The AX's architecture distributes processing power to each system module. The architecture has three main elements - adapter modules, server modules and a high-speed, midplane, 1-Gbps bus. The adapter modules provide the physical interface for connecting local and wide area networks and pass information to an attached server module, where forwarding operations are performed, including delivery to peer processors via the high-speed backplane.

The server modules run on a 130-MHz PowerPC 603 RISC device designed by IBM (Fishkill, NY) and Motorola (Phoenix). Dolce explained, "There is no central or master CPU resource involved in routing/switching decisions, which can limit performance as a system expands. Instead, as the number of modules increases, so does the aggregate system level forwarding performance. Also, if a single module fails, the system continues to operate; only calls connected to a failed module are impacted."

The 1-Gbps bus interface, which is distributed on all cards in the system, uses high-speed field-programmable gate array (FPGA) technology - traditionally a custom-function component part - and also distributes digital signal processing (DSP) technology for digital modems.

Ascend's Next MAX

Not to be outdone, Ascend recently unveiled another generation in its MAX series of WAN access products - "The Next Thing" or TNT. Cascade and Ascend are essentially pursuing the same markets with their new products, and although a lot of access products are becoming available these days, analysts indicate the most likely "carrier class" rivals are systems from Nortel (Research Triangle Park, NC), U.S. Robotics (Skokie, IL) and, significantly, Robotics' OEM customer, Cisco.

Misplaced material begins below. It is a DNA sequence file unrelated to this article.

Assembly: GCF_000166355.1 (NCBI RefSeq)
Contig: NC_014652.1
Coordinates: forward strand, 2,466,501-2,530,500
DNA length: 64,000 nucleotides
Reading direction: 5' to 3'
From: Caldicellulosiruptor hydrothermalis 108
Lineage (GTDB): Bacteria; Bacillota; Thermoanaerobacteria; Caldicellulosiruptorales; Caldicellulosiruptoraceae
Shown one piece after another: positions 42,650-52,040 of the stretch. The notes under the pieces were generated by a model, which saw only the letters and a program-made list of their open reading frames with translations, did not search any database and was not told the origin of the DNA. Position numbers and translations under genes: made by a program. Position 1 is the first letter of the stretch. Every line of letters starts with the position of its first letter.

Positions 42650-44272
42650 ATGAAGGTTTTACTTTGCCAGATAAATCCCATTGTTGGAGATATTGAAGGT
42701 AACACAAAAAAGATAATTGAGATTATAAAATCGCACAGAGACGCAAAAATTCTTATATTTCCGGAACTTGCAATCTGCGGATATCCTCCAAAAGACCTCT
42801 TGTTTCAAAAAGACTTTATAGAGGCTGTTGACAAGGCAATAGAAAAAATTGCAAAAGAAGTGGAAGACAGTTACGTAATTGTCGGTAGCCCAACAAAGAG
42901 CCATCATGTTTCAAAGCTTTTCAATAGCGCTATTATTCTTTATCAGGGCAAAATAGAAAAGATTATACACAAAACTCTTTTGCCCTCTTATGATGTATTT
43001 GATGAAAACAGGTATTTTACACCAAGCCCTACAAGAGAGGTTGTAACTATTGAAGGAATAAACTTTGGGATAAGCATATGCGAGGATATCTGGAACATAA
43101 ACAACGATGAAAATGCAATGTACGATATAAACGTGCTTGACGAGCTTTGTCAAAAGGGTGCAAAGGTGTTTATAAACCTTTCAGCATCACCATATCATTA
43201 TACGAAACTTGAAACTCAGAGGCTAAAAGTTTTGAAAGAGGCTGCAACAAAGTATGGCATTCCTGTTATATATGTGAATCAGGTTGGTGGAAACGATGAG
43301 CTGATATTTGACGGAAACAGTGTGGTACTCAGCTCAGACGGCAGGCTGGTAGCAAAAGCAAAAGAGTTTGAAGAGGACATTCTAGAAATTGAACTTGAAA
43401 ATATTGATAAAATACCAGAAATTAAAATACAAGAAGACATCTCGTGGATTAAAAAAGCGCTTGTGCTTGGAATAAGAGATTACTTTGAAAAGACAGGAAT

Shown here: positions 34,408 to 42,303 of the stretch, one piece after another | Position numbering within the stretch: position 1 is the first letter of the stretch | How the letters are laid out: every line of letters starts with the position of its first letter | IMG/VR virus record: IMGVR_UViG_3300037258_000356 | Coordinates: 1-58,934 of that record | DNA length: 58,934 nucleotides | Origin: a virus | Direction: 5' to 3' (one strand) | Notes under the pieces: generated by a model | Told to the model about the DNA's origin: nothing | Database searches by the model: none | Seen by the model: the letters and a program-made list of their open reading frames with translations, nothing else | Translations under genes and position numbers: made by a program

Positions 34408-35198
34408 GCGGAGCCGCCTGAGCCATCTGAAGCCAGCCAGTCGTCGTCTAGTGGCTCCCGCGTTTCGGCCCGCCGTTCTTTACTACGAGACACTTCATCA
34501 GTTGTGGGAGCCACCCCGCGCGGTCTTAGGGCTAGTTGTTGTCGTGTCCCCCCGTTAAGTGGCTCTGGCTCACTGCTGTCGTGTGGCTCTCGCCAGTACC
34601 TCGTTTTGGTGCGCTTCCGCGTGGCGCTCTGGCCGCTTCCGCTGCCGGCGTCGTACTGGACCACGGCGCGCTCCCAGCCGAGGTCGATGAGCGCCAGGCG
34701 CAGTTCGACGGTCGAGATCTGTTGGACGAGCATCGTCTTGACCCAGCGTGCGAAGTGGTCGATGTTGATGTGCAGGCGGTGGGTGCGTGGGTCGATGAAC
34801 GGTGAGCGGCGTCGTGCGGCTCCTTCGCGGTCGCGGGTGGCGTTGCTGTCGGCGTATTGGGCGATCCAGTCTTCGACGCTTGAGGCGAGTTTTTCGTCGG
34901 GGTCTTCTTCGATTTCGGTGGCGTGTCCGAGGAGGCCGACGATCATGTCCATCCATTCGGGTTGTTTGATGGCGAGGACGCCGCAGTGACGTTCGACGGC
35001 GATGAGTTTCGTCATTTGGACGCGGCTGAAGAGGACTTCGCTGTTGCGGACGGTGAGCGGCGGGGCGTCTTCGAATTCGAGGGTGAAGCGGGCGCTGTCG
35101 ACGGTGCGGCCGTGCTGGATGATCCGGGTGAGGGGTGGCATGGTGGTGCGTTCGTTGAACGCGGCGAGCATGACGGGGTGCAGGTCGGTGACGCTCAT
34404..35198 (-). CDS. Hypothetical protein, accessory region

Bernie Schneider, Ascend's vice president of strategic business development, claims the MAX TNT provides a single-platform solution to meet high-volume, multiservice access requirements. The market can handle both dialup and dedicated traffic, and supports analog, hybrid and frame relay access modes. There are a dozen separately priced, LAN/WAN interface modules including T3, HSSI, 10/100Base-T 100Base-T and FDDI.

TNT packs 288 modems on a single-shelf 14-inch chassis. A single, multi-shelf system can support up to 672 simultaneous analog modem connections (about 2,000 users per eight-foot telco cabinet), hybrid ISDN, modem and/or 56-kbps frame relay connections (about 4,000 users per eight-foot telco cabinet) or up to 150 leased T1/FT1/frame relay lines (up to 4,094 PVCs per concurrent connection). Network management is said to be consistent with existing MAX frameworks.

The MAX TNT offers separate "application modules" for analog and digital modem access, hybrid access or the T1 frame-relay options. The base system, available now, starts at $18,750, and the multishelf system is expected to ship in December.

The base system hardware consists of a single shelf, shelf controller and power supplies. The standard system software provides remote access capabilities for TI, El, PRI or T3 lines, and enables terminal server functions, routing and bridging. Security, authentication, authorization and accounting are standard, as is SNMP capability for status reporting and configuration management.

The digital modem, hybrid access and frame line modules are priced at $24,000, $9,600 and $10,000-$14,000, respectively. A number of other interfaces - ranging in price from $6,000 to $26,400 - are available, including channelized